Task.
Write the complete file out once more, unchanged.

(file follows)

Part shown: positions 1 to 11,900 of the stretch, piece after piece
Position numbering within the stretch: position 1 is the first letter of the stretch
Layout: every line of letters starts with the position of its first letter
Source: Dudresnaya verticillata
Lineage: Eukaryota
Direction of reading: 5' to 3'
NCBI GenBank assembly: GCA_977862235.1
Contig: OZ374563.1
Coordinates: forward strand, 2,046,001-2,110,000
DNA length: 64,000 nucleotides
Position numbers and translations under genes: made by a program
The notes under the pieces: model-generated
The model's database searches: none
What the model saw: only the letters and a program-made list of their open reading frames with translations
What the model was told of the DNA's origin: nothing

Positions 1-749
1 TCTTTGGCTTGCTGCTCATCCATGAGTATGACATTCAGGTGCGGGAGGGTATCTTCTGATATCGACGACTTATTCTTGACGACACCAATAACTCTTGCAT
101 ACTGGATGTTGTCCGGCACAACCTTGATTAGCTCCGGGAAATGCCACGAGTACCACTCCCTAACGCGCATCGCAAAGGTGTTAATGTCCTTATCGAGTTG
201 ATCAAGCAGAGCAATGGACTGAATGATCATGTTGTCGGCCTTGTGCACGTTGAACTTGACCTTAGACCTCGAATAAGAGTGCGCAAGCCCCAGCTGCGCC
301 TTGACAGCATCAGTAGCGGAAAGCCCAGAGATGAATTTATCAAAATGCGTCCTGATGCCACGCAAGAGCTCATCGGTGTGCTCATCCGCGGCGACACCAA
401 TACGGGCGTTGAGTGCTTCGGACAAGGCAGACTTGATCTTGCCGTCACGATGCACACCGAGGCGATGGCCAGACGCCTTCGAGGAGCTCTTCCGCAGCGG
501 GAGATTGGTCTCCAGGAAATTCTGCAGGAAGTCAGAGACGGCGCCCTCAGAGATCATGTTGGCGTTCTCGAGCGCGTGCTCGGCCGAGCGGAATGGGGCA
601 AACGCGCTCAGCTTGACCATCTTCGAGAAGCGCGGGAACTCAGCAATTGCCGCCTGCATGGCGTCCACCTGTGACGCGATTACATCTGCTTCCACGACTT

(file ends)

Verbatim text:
Part shown: positions 1 to 11,900 of the stretch, piece after piece
Position numbering within the stretch: position 1 is the first letter of the stretch
Layout: every line of letters starts with the position of its first letter
Source: Dudresnaya verticillata
Lineage: Eukaryota
Direction of reading: 5' to 3'
NCBI GenBank assembly: GCA_977862235.1
Contig: OZ374563.1
Coordinates: forward strand, 2,046,001-2,110,000
DNA length: 64,000 nucleotides
Position numbers and translations under genes: made by a program
The notes under the pieces: model-generated
The model's database searches: none
What the model saw: only the letters and a program-made list of their open reading frames with translations
What the model was told of the DNA's origin: nothing

Positions 1-749
1 TCTTTGGCTTGCTGCTCATCCATGAGTATGACATTCAGGTGCGGGAGGGTATCTTCTGATATCGACGACTTATTCTTGACGACACCAATAACTCTTGCAT
101 ACTGGATGTTGTCCGGCACAACCTTGATTAGCTCCGGGAAATGCCACGAGTACCACTCCCTAACGCGCATCGCAAAGGTGTTAATGTCCTTATCGAGTTG
201 ATCAAGCAGAGCAATGGACTGAATGATCATGTTGTCGGCCTTGTGCACGTTGAACTTGACCTTAGACCTCGAATAAGAGTGCGCAAGCCCCAGCTGCGCC
301 TTGACAGCATCAGTAGCGGAAAGCCCAGAGATGAATTTATCAAAATGCGTCCTGATGCCACGCAAGAGCTCATCGGTGTGCTCATCCGCGGCGACACCAA
401 TACGGGCGTTGAGTGCTTCGGACAAGGCAGACTTGATCTTGCCGTCACGATGCACACCGAGGCGATGGCCAGACGCCTTCGAGGAGCTCTTCCGCAGCGG
501 GAGATTGGTCTCCAGGAAATTCTGCAGGAAGTCAGAGACGGCGCCCTCAGAGATCATGTTGGCGTTCTCGAGCGCGTGCTCGGCCGAGCGGAATGGGGCA
601 AACGCGCTCAGCTTGACCATCTTCGAGAAGCGCGGGAACTCAGCAATTGCCGCCTGCATGGCGTCCACCTGTGACGCGATTACATCTGCTTCCACGACTT